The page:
6. FWIW, I've read past interviews with many guitar "Gods" who felt they were inferior players, hacks, etc. Then you have dudes like Satch and Malmsteen talking about ten hours a day of practice. Sure, there's some talent there, but ten hours a day...how can you NOT improve? Then there are all those legendary singer/guitarists (Dylan, Springsteen...) who seem to do alright.
  7. Man, you guys are too critical. You wanna talk players with bad ears, check out this Paul Gilbert clip: [YOUTUBE]rMQX0iqC_5E&feature=related[/YOUTUBE] Or Satriani? Who told this guy he could play? [YOUTUBE]8Vml7SwxXTI[/YOUTUBE] Vai? Don't know what people see in him. [YOUTUBE]aiXR9ggRdFI&feature=related[/YOUTUBE]
  8. There was a thread here awhile back about it, a few folks were pretty happy with it. I hope to try it out myself at some point.
  9. Magazines like Guitar World are full of songs each month, usually ones with famous players and lots of cool guitar in them. Usually.
  10. Sure you can progress and improve, but as you say yourself you still pretty much suck at singing compared to a natural singer? I'm all for making the most of what you've got and practicing, but singing is more than just technique and ear... it is about having the right vocal apparatus. If you have a crappy guitar made of plywood with cheap pickups, heavy strings, a high action and fret buzz you can just buy a new one or upgrade it. Imagine you were stuck with it though, if that was the only guitar you'd ever have - sure you could practice your ass off and learn to overcome some of the issues, even make it sound OK, or find a niche that the crap sound suits ( some singers manage this with their not so good voices)... but you'll always be at a massive disadvantage and you'll always be limited in what you can do. I see that imaginary guitar in the same light as my very real vocal chords Didn't say I suck...just said I'm not American Idol. Not really interested in that anyway. And what about Hendrix? Cobain? Tom Waits? Good thing they didn't listen to folks who told them they weren't really "singers". Not to mention Hendrix didn't have any of the tuning stabilizers on his Strat that we have today. If you want to sing you sing. If you suck and want to improve then you take the steps to improve. That's it. This notion of not being as good as a "normal" singer is lame...it's letting some other asshole's opinion keeping you down. Do a Youtube search for guitarists with no arms or fingers. Oh, no--they can't play Yngwie! Then you watch them play and realize it doesn't matter.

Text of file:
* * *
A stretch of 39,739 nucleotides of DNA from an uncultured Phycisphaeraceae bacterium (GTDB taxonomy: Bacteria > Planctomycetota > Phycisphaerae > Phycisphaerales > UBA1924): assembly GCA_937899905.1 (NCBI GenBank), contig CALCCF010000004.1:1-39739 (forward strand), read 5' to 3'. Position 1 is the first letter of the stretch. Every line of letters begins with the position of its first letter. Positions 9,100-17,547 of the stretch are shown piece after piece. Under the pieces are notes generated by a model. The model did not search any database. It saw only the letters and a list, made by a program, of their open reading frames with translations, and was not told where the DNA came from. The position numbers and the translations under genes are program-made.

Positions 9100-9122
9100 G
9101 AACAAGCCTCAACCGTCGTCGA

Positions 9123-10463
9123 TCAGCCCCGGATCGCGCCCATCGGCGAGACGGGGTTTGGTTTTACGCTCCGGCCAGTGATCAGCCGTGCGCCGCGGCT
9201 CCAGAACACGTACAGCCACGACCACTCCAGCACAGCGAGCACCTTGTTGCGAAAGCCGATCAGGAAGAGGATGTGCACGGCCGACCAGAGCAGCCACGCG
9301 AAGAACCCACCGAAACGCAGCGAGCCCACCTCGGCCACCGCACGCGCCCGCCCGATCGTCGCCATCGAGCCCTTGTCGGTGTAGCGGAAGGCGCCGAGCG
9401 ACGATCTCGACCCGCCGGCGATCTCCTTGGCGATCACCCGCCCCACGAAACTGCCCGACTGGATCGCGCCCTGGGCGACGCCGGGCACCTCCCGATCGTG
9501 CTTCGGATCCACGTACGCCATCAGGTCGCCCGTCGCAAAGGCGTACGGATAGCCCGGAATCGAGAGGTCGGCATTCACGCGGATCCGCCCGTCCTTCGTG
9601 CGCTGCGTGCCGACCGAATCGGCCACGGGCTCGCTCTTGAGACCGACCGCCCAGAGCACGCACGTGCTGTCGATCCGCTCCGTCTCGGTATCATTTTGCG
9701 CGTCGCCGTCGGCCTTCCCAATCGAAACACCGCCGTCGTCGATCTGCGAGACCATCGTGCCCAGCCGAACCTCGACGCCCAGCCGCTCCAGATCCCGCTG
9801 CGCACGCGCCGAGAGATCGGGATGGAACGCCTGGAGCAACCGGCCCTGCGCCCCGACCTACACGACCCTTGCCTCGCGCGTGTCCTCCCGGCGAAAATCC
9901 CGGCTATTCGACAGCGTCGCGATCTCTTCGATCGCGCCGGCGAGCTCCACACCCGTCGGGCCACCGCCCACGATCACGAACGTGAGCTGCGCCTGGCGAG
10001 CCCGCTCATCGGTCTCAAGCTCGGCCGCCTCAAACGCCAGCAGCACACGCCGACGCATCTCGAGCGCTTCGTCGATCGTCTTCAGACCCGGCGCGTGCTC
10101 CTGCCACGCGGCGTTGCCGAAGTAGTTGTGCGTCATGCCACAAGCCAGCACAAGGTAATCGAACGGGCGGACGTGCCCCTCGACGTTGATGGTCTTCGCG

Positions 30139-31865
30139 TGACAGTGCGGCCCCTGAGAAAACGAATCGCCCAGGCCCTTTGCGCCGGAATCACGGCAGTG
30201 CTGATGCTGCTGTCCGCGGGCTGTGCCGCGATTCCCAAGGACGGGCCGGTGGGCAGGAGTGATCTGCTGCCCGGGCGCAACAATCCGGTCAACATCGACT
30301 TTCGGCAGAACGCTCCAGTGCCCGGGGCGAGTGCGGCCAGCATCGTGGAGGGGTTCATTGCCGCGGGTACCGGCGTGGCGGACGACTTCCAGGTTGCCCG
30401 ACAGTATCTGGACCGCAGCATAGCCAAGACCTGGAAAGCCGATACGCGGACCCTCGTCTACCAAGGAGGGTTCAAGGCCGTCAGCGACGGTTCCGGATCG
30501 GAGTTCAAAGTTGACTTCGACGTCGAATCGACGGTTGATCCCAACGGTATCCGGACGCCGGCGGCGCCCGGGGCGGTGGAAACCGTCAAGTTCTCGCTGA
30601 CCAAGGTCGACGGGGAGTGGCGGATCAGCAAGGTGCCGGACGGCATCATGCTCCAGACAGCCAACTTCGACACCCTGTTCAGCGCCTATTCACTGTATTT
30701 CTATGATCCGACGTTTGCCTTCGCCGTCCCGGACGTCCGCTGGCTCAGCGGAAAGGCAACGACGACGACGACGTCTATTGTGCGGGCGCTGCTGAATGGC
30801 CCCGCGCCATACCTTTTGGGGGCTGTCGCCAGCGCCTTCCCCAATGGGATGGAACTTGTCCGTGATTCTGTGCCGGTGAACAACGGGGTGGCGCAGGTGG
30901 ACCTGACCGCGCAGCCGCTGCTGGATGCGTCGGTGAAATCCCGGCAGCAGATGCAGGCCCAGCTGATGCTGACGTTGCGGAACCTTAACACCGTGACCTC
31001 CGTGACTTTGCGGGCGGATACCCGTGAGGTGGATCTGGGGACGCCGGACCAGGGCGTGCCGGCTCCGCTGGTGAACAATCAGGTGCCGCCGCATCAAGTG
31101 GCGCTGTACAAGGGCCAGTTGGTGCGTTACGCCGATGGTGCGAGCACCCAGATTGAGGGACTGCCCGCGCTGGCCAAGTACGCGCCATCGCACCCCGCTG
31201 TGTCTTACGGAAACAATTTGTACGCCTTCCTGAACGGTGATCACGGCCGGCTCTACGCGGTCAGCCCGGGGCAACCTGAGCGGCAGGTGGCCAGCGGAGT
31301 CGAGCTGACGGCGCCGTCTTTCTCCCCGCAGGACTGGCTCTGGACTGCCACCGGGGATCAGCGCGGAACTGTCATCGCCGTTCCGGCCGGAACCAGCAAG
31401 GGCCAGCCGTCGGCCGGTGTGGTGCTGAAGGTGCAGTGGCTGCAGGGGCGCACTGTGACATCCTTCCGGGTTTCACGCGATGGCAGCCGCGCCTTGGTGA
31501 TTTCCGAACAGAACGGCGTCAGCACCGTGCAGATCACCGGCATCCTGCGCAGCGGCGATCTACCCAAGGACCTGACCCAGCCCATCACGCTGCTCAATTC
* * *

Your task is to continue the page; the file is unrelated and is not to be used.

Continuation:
11. That's odd because from time I've recorded myself I always sound better singing quieter or medium volume... the one thing I have no problem with singing wise is loudness!! Holding pitch, generating a nice timbre and generally not sounding like ass is my problem. I'd love to be able to sing, but I don't think in my case it is worth the bother of practicing. I don't have the raw materials from which to form a good singing voice, I can do backing vocals at a push (if nobody else is available!) but will never be a solo singer. Which is a shame because i'd love to be able to just grab my acoustic and do a gig. On the other hand I sometimes hear people that can't sing for toffee, but you can tell the raw materials are in place, the voice despite control and pitching issues has a good sound/timbre to it, these people could get really good with practice... but people like me, who even if they manage to sing something well technically, will still never sound better than average. Sorry, mon...but I don't agree with this! I agree some folks naturally pick it up quick than others, but if you want to do it why can't you just....gulp....do it? I'm regularly frustrated with my voice, always having pitch problems despite practicing what I preach. But I listen to my early vocal demo and the ones I've done in recent years after lots of practice and IMO some of them are pretty cool, showing lots of progress.